Twelve years of struggling to make the bed combined with dozens of torn sheets – throw out the assumptions and expectations and measure the darn bed! In other words, toss the assumptions, check the facts, and if they don’t match up, go to Target and remedy the situation.

Thanksgiving Post with a Twist


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I keep a gratitude list most days of the week, and there is nothing on any of my lists that you would find remarkable or surprising. As someone who has chronic paranoid schizophrenia not being psychotic and having a loving partner are reasons for intense and radical gratitude every day, along with the ability to appreciate and participate in what most people would find mundane.

So, this year my Thanksgiving post is not about me, but about you. It is not about giving thanks, but holding space for hope. As someone who frequently feels voiceless and on the outside of every community I try to fit in and belong to, I hope you find acceptance because acceptance can be a deep and sacred desire. I hope it for you.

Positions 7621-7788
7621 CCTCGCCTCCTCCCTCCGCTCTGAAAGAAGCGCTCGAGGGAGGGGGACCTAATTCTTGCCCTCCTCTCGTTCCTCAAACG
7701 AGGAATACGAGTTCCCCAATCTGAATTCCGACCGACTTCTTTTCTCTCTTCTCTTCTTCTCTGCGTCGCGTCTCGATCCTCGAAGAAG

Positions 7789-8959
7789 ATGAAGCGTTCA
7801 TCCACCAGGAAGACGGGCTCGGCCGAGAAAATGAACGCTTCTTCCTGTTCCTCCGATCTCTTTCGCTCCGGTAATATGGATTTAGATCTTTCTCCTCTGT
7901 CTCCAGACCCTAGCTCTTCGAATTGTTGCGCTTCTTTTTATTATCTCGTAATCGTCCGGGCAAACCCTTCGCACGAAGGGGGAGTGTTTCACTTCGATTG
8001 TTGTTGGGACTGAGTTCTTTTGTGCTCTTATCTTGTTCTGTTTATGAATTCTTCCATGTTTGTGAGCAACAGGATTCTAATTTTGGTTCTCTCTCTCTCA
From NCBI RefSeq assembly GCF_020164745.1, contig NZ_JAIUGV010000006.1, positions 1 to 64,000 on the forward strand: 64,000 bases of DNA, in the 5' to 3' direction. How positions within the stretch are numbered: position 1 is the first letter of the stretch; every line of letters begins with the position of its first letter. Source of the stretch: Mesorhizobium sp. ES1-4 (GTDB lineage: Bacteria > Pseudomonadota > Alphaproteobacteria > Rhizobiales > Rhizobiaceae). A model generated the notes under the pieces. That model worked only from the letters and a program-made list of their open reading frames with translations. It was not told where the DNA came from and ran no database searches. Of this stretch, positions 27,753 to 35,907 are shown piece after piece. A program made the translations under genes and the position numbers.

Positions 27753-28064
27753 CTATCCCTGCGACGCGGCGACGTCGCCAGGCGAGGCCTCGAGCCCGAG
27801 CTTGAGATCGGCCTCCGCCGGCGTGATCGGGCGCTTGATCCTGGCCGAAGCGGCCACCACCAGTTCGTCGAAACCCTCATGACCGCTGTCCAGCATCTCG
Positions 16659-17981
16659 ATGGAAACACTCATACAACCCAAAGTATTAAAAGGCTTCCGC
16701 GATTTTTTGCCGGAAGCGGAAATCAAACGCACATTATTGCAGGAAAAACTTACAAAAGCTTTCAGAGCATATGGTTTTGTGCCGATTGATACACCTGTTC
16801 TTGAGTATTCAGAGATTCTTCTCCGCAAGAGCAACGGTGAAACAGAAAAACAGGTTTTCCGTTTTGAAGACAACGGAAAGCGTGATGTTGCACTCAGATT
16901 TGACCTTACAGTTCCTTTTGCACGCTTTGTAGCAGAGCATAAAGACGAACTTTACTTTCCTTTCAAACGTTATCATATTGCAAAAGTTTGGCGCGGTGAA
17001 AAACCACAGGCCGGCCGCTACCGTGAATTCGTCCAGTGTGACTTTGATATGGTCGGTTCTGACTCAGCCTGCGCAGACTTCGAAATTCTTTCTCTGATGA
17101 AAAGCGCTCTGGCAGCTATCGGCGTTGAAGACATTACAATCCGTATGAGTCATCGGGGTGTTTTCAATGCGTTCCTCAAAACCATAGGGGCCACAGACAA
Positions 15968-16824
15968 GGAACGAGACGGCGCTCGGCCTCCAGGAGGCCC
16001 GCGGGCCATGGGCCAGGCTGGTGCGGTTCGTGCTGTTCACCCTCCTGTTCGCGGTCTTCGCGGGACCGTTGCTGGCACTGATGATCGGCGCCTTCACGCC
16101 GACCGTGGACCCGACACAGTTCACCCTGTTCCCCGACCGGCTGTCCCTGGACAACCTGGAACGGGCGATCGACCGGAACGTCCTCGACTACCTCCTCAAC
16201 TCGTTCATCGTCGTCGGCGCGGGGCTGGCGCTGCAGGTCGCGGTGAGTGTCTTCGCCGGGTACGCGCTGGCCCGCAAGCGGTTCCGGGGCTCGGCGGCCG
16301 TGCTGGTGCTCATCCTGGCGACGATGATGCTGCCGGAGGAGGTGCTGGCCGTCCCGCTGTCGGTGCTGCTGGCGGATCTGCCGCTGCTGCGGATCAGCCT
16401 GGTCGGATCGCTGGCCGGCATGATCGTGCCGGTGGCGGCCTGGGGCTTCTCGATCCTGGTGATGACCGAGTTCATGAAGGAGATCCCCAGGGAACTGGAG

I hope that no matter how violent, infuriating, discouraging, and stress-inducing the news is that you can find time to turn it off and enjoy reading, writing, watching a movie, having coffee or a conversation with a friend. I hope you make time for yourself and the pleasures in life despite the 24/7 cycle of bad news.

I hope that you have someone, near or far, that you can be your authentic self with. Someone who can see you in trying times, the best times, the worst times, your highs, your lows and everything in between.

I hope that this year you will make a new friend, learn a new skill, get a new job, publish an essay, sell a photograph or anything else that would fill your heart with joy.

Most of all, I hope you have love. I hope that you give it and receive it. I hope that you bask in its power and wake to its glory. I hope that it surrounds you day and night and that you never, not once, forget that it exists in the universe and is free and open to us all.

When Work Doesn’t Work Out